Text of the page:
Discovery May Eliminate Needles at the Dentist

One of the most commonly cited reasons for avoiding the dentist is fear of associated pain, especially from needles. If you’re one of the millions of Americans who suffer from anxiety because of this, I have great news for you! New research out of the University of São Paulo has shown that anesthesia at the dental office can be administered using a tiny electric current instead of a needle. In addition to bringing relief to those who are scared of needles, this new discovery could also save money and help avoid contamination and infection, according to a recent article from Science Daily.

“Needle-free administration could save costs, improve patient compliance, facilitate application and decrease the risks of intoxication and contamination,” said Professor Renata Fonseca Vianna Lopez, of the the study’s authors. “This may facilitate access to more effective and safe dental treatments for thousands of people around the world.”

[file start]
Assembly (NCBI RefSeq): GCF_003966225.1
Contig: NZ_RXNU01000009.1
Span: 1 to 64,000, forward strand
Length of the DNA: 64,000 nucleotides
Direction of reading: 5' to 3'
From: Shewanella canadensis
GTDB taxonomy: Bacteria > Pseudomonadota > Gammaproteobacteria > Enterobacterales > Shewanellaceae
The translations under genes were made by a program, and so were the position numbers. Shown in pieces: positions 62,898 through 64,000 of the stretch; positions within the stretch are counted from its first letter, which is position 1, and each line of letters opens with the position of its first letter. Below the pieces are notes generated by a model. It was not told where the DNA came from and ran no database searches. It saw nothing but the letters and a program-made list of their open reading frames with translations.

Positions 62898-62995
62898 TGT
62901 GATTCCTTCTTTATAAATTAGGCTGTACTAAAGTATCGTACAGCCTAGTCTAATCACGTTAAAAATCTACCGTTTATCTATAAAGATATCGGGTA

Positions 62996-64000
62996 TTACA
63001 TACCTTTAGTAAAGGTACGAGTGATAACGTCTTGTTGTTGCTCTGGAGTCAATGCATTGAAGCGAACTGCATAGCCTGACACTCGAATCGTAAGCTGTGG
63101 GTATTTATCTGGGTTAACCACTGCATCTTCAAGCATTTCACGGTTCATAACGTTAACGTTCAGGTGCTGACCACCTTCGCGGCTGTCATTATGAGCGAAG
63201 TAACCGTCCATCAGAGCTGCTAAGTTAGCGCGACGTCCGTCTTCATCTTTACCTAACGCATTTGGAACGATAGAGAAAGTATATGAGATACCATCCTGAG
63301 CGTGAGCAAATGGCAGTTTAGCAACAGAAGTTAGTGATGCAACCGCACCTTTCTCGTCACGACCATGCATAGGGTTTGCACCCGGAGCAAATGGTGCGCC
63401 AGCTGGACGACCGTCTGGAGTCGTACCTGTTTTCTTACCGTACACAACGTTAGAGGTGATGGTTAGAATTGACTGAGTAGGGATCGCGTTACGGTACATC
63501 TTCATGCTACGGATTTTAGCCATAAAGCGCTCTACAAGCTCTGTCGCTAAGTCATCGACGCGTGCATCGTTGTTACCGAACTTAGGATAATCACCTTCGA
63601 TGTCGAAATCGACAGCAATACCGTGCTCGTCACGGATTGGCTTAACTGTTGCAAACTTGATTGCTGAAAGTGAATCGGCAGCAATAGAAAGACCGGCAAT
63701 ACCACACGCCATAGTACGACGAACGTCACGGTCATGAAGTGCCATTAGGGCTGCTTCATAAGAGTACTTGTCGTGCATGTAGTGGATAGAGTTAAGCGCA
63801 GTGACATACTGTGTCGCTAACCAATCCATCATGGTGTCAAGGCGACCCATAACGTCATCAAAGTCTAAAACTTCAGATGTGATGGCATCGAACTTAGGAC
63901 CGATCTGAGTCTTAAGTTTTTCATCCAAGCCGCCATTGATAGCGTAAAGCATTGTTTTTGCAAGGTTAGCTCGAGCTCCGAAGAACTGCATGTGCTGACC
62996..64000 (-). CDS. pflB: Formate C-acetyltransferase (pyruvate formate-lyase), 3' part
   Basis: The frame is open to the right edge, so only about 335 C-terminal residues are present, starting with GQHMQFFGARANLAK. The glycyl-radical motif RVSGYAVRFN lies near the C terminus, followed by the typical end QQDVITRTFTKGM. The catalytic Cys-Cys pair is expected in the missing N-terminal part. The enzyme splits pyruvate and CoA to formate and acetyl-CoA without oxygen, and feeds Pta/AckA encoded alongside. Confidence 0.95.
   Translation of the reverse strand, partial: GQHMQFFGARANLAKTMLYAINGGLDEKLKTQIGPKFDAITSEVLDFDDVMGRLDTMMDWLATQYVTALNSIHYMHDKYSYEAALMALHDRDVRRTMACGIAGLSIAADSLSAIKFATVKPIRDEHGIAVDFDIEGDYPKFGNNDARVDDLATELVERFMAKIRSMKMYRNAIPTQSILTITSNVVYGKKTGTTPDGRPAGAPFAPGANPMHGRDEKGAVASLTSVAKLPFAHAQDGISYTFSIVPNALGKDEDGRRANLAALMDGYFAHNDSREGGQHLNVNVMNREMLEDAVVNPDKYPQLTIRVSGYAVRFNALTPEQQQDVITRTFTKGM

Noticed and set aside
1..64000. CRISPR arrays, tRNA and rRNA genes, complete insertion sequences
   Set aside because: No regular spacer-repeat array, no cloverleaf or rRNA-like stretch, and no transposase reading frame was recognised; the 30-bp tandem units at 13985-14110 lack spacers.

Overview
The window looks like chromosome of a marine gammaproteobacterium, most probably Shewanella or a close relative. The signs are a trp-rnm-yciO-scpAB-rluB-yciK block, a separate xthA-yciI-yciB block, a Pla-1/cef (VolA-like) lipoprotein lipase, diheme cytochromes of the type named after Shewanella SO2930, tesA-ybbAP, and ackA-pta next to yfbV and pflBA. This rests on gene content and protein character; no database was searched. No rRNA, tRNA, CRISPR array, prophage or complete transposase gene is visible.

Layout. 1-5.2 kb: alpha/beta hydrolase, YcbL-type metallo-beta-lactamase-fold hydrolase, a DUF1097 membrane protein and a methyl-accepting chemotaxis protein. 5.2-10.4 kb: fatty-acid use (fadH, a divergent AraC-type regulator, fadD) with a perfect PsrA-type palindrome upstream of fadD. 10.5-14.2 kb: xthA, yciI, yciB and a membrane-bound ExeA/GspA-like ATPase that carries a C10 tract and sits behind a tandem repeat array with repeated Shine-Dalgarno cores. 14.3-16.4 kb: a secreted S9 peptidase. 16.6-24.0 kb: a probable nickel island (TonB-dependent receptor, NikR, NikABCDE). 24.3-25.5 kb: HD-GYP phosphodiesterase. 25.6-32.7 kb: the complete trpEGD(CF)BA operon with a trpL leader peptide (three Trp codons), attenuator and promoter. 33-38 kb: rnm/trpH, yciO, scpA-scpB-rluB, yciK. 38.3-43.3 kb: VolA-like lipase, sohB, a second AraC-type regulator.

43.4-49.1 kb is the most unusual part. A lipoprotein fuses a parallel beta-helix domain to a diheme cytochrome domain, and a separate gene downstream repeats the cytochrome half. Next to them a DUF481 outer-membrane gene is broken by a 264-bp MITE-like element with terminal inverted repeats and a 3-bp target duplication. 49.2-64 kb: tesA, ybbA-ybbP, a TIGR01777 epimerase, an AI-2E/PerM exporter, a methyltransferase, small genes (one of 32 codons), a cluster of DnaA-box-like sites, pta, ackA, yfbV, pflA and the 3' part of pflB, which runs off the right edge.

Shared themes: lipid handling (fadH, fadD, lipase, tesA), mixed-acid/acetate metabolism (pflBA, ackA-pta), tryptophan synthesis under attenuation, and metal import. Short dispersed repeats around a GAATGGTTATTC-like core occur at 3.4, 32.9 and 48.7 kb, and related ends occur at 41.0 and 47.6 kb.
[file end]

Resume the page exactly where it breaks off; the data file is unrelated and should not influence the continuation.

Traditionally, dentists use anesthetics (administered using needles) to block pain that may occur during common, necessary procedures in the mouth. In order to ease the anxiety and fear that some patients experience with this, dentists may use a topical painkiller to reduce the pain. Unfortunately, many patients end of avoiding the dentist, postponing (or cancelling) their treatment, in an effort to skip the pain. This can lead to more significant issues down the road, not only in the mouth, but all over the body.

Researchers in the study found that applying a tiny electric current, called iontophoresis, to the area of the mouth prepped with two anesthetic drugs, prilocaine hydrochloride (PCL) and lidocaine hydrochloride (LCL), made the drugs more effective. In fact, the anesthesia was fast-acting and long-lasting, eliminating the need for needles in delivery. Researchers are hopeful that the technology will prove useful not only in dentistry, but in other areas where drug delivery is difficult, such as in the treatment of skin and eye diseases.

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